Is happiness a mere option? Neuroscience says not. It’s better described as an inborn striving that is hardwired into our brains and shapes our behaviors from the cradle to the grave.

In the words of the Dalai Lama, an avid researcher himself: Our purpose in life is to be happy. From the very core of our being, we simply desire contentment.”

Thanks to neuroscience and recent findings on the brain and relationships, we now know the brain has amazing capacities when it comes to consciousness, personal healing and change – all of which together amount to happiness. What have we learned?

1. We know that skills for healing and consciousness are inborn capacities, yet they must be learned and cultivated.

“As human beings, our greatness lies not so much in being able to  remake the world … as in being able to remake ourselves.” ~ GANDHI

Up until now, our ideas about learning and change were fairly vague.

It was once thought that we were born with all the neurons we needed for a lifetime (neurons are brain cells that specialize in transmitting messages throughout the systems of the body). Additionally, the brain’s ability to change and heal itself, known as plasticity, was believed to be a process that was activated only to restore lost abilities, i.e., following a brain injury.

What we now know is truly amazing. As it turns out, the brain renews and reorganizes the basic structure of many neurons indefinitely, and generates new neurons in certain areas of the brain all the time (Damasio, 2010).

2. We have discovered that plasticity is a basic characteristic of all healthy brains.

“Everyone thinks of changing the world, but no one thinks of changing himself .” ~ LEO TOLSTOY

These new findings have not only revolutionized science, even overturning ideas held for centuries, they’ve also given us new tools to know ourselves and methods to best use the life enriching assets we carry inside. Self-directed change is not only possible; it seems more to be Nature’s way of prompting us to access the power of our ability to make informed choices to create deep and lasting change — a potentially transforming prospect.

As for plasticity, it now established as a basic principle of all healthy brains throughout life. What this means in terms of healing from anxiety, depression, trauma or other emotional blocks is promising to say the least. According to renowned neuroscientist Rama, as he is affectionately called, the brain is capable of more and faster restructuring and reorganizing than was ever imagined (Ramachandran, 2011).

3. We’ve learned that fear is designed to be an asset; not a defect or weakness.

“It is the perpetual dread of fear, the fear of fear, that shapes the face of a brave man.” ~ GEORGES BERNANOS

The fear response, once dreaded as a defect or sign of weakness, is now considered by neuroscientists who study the brain’s ability to heal itself to be a key neural function. We now understand fear is not something to eliminate. It is rather designed to work with other processes to help heal past wounds, and in the course of doing so, develop and strengthen our capacity to regulate our emotions (Damasio, 2010).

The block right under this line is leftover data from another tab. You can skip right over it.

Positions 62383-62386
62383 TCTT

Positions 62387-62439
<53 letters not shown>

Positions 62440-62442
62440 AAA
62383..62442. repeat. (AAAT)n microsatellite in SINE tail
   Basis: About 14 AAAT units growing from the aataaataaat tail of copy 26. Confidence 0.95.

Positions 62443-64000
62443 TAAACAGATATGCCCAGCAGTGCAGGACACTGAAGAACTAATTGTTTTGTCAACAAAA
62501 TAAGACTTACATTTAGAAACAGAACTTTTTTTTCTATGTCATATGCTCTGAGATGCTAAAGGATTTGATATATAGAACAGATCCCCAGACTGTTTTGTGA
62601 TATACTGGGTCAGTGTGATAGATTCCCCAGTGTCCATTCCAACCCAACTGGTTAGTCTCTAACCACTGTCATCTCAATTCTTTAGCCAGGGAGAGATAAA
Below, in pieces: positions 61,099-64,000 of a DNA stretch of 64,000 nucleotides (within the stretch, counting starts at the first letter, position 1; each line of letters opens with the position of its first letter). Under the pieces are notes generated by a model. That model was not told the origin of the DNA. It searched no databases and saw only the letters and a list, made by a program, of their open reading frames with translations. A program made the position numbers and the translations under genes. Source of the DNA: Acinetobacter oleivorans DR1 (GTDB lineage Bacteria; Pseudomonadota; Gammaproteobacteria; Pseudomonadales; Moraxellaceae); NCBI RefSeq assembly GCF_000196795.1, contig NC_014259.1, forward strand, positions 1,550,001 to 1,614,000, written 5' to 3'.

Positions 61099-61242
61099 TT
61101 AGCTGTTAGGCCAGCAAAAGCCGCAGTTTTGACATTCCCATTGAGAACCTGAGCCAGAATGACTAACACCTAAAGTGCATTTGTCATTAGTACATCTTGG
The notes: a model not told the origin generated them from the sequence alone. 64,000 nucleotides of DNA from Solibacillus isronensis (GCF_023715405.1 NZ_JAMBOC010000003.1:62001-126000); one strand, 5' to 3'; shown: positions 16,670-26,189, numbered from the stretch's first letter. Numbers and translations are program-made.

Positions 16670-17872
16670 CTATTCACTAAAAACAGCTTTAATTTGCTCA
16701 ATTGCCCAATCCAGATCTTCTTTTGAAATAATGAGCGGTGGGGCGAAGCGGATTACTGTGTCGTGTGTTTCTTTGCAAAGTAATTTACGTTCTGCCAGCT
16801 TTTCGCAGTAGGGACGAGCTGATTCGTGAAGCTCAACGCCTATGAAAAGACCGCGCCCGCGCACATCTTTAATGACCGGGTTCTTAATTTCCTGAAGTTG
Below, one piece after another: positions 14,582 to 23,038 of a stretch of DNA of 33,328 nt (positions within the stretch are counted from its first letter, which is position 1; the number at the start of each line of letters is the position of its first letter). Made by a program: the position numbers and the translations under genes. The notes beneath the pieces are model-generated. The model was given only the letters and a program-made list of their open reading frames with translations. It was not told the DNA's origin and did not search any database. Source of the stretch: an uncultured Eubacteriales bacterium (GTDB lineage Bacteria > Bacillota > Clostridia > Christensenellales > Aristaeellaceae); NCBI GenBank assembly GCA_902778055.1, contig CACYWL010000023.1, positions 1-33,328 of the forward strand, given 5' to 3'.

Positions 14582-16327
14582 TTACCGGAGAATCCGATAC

In short, the ability to feel our fears (painful emotions in general, most of which are rooted in fear) is vital to our happiness. When activated, the fear response provides us with an opportunity to make sense of our past, to re-integrate old experiences with new understanding, to learn and to grow our wisdom.

Believe it or not, as adults we now need to realize that we are no longer vulnerable to emotional pain; instead, painful emotions are vital teachers, strength and confidence builders. Situations that trigger our stress response are opportunities to stretch our capacity to love our self and key others in our life.

These key teaching moments offer new possibilities for creating happiness, even as we amaze ourselves by discovering skills we did not know we have or were possible! Handling our fears is a learned ability that can lead to emotional mastery.

Your mind and body — you — are designed for happiness and fulfillment. You are designed to feel good about yourself, for good reason. It’s healthy for your mind, body, and emotional (spiritual) wellbeing. It has been established that prolonged states of anxiety or depression harm, and cause the systems of the body to break down.

Your body is designed for happiness, and not the quick-fix variety.

Your happiness is one of your primary responsibilities in life!


Damasio, Antonio (2010). Self Comes to Mind: Constructing the Conscious Brain. NY: Pantheon Books.

Ramachandran, Vilayanur S. (2011). The Tell-Tale Brain: A Neuroscientist’s Quest for What Makes Us Human. NY: W.W. Norton and company.



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    Last reviewed: 14 Jul 2011

APA Reference
Staik, A. (2011). Three Neuroscience Findings on Happiness – Is It An Option?. Psych Central. Retrieved on March 28, 2015, from



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